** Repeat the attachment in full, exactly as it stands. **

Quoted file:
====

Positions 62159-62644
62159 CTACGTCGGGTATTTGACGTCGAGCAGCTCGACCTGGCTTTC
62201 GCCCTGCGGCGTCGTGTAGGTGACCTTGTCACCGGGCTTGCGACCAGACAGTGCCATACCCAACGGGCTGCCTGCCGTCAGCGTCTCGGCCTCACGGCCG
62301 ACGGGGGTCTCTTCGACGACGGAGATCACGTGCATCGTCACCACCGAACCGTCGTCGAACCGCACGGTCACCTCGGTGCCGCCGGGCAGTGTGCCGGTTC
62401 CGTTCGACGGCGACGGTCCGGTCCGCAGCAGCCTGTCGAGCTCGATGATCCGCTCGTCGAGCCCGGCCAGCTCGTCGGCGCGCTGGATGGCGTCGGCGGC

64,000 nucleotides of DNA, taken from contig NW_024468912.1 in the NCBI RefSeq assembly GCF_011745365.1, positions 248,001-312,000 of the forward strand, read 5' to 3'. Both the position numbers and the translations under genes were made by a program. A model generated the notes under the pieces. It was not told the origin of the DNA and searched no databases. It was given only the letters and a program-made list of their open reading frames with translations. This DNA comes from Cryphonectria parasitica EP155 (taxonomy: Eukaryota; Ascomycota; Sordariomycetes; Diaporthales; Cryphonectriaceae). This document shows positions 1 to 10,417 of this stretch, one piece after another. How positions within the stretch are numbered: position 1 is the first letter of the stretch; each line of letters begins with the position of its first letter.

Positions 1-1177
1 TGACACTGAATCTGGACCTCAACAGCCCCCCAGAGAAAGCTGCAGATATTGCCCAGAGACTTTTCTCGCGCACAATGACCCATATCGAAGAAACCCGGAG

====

Positions 62159-62644
62159 CTACGTCGGGTATTTGACGTCGAGCAGCTCGACCTGGCTTTC
62201 GCCCTGCGGCGTCGTGTAGGTGACCTTGTCACCGGGCTTGCGACCAGACAGTGCCATACCCAACGGGCTGCCTGCCGTCAGCGTCTCGGCCTCACGGCCG
62301 ACGGGGGTCTCTTCGACGACGGAGATCACGTGCATCGTCACCACCGAACCGTCGTCGAACCGCACGGTCACCTCGGTGCCGCCGGGCAGTGTGCCGGTTC
62401 CGTTCGACGGCGACGGTCCGGTCCGCAGCAGCCTGTCGAGCTCGATGATCCGCTCGTCGAGCCCGGCCAGCTCGTCGGCGCGCTGGATGGCGTCGGCGGC

64,000 nucleotides of DNA, taken from contig NW_024468912.1 in the NCBI RefSeq assembly GCF_011745365.1, positions 248,001-312,000 of the forward strand, read 5' to 3'. Both the position numbers and the translations under genes were made by a program. A model generated the notes under the pieces. It was not told the origin of the DNA and searched no databases. It was given only the letters and a program-made list of their open reading frames with translations. This DNA comes from Cryphonectria parasitica EP155 (taxonomy: Eukaryota; Ascomycota; Sordariomycetes; Diaporthales; Cryphonectriaceae). This document shows positions 1 to 10,417 of this stretch, one piece after another. How positions within the stretch are numbered: position 1 is the first letter of the stretch; each line of letters begins with the position of its first letter.

Positions 1-1177
1 TGACACTGAATCTGGACCTCAACAGCCCCCCAGAGAAAGCTGCAGATATTGCCCAGAGACTTTTCTCGCGCACAATGACCCATATCGAAGAAACCCGGAG